I recently encountered an article indicating that school-age children rarely talk with their friends about what they are “free” reading, mostly because they don’t have time in their academic day.
Wait! Really? That’s huge!
This lost conversation represents a lost educational opportunity, seemingly sacrificed on the altar of what apparently passes for instructional efficiency! But it’s not just that teachers generally don’t lead kids to converse about their self-selected books. In the absence of book clubs and such, I don’t think adults do it much either.
The verifiably biggest value multiplier for kids’ reading is in genuine conversation about a book they choose to read: enthusiastic promotion of a favorite book to others, sincere collaborative analysis of literal and inferred meaning from a book that others also read, and relating personal life stories illuminated by the book. The potential positives go on and on.
Reading and talking about it are the most reliably beneficial activities for developing richer vocabulary. Follow-up conversation about reading gives kids a chance to use new vocabulary introduced by the author, explore new ideas and experiences presented in a book, and integrate new insights they encounter in a book. Reading also positively impacts background knowledge, composition ability and spelling.
What’s more educationally beneficial than the above collection of enriched cognitive abilities?
But the larger question for us adults is, “When does anybody talk about what they are reading?”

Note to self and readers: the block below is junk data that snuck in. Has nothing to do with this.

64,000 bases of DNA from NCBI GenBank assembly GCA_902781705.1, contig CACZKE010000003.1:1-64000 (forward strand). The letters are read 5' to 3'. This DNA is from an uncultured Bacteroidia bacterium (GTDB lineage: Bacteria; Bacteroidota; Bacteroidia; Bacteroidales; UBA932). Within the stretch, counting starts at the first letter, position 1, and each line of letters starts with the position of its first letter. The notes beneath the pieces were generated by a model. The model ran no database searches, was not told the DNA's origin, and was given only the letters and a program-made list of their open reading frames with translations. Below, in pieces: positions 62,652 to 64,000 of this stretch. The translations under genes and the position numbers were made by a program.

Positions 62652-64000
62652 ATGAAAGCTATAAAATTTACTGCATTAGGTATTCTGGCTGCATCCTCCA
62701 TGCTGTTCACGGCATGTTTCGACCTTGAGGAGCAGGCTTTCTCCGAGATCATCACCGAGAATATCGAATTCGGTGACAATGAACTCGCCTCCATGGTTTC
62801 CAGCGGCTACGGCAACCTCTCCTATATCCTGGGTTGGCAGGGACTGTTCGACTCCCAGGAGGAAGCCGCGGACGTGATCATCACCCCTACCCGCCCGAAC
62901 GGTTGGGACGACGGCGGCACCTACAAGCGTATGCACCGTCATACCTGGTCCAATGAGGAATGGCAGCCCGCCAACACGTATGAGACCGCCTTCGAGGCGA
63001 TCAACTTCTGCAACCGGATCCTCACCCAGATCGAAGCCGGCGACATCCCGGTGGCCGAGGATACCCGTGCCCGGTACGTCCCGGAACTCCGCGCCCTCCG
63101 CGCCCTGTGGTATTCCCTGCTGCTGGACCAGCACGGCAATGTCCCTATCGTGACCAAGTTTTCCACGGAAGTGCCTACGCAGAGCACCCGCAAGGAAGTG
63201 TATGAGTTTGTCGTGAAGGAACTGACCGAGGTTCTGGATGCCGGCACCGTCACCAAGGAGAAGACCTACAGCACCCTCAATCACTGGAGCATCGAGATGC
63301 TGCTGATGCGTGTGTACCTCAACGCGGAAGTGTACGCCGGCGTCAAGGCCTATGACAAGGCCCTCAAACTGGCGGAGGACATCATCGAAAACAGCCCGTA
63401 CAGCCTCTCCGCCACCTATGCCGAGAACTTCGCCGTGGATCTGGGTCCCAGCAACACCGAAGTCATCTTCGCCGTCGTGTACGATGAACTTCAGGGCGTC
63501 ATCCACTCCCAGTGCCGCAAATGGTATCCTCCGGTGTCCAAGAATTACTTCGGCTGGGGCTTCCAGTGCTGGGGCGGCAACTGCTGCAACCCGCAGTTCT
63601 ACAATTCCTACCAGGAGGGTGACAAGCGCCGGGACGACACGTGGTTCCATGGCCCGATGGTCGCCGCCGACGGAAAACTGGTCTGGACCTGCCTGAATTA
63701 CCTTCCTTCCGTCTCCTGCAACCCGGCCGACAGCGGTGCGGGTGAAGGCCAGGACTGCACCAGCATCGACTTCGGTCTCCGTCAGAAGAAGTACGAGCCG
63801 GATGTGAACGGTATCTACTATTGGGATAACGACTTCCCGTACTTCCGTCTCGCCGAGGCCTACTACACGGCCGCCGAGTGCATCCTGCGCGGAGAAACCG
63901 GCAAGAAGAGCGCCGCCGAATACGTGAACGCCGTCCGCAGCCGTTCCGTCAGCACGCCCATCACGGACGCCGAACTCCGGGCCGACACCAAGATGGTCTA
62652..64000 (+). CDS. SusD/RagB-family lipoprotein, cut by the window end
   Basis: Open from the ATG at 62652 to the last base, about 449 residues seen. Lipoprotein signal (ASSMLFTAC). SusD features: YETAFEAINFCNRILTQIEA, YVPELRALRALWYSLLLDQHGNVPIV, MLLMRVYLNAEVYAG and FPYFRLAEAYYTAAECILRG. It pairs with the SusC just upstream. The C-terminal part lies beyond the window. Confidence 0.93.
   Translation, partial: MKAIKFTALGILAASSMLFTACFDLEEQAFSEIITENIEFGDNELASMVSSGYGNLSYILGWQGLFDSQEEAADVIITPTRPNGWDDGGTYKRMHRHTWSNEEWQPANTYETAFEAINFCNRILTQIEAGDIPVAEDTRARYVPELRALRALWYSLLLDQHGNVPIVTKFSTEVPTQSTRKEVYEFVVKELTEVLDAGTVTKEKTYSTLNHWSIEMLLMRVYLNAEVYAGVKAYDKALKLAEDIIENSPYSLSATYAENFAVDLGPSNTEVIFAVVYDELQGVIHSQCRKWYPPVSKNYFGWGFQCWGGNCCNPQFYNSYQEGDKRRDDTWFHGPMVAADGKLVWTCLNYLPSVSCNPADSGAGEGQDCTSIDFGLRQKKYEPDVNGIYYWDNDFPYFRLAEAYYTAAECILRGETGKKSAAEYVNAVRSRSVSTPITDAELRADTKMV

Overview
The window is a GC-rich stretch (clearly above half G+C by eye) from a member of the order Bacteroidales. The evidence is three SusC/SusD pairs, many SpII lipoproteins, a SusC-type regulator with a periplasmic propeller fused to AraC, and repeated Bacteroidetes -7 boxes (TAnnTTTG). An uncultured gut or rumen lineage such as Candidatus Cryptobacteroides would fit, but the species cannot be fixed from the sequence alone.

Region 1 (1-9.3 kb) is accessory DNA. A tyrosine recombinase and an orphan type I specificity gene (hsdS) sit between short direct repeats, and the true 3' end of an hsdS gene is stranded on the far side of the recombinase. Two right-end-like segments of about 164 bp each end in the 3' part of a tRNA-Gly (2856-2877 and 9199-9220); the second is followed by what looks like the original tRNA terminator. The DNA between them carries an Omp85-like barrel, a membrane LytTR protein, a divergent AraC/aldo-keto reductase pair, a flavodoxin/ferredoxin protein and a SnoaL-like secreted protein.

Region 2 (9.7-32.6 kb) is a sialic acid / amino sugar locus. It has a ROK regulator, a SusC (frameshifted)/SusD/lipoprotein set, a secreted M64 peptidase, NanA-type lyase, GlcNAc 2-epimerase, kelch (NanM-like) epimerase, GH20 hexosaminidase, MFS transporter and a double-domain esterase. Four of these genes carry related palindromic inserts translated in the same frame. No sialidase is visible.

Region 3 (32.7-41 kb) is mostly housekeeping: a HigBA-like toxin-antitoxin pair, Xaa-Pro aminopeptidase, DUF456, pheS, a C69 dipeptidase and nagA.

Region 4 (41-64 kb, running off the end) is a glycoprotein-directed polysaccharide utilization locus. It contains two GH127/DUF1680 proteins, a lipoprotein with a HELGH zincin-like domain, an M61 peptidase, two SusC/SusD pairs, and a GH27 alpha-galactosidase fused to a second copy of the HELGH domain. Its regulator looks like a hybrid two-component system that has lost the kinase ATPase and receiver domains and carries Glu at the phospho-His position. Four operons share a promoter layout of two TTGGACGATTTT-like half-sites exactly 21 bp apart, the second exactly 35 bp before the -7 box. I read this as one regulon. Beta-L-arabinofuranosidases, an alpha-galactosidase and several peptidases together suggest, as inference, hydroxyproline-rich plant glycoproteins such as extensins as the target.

I am the odd bird that interrupts people lost in a book while we are sitting adjacent in waiting rooms, on buses and in airport lounges, asking what they are reading. That typically leads to a pleasant discussion of their favorite genres and authors, the premise of the book they are holding and whether the reader would recommend it to a nosey stranger. My interruption is totally selfish, of course. I’m shopping for my next read/author/portable adventure. I’ve never had anyone ask me about what I’m reading unless they see me smiling, slapping my book or tablet shut at the end of a satisfying read.
For children, genuine talk about books occurs when parents, who understand the essential role they play in the language development of their young ones, initiate and invite conversations about books enjoyed during daily reading together. This kind of talk lays the foundation for schools to build upon.
A simple turn-and-talk directive at the end of a classroom’s free reading time can be an easy addition to keep this very powerful ball rolling. However, it can’t be added if there is NO free reading time established in the daily schedule.
Teachers NOT instituting a free reading time is like baseball coaches not arranging time for their kids to joyfully play catch without interruption. Follow up discussion in either case can’t be anything but good.
As Richard Allington asked so many years ago, “If They Don’t Read Much, How They Ever Gonna Get Good?”*…and the “good” is not just good at reading for school work. It includes good at being a reader who carries on post reading conversations that build deep comprehension and solid thinking.
Really now…If they don’t converse much, how they ever gonna get good?!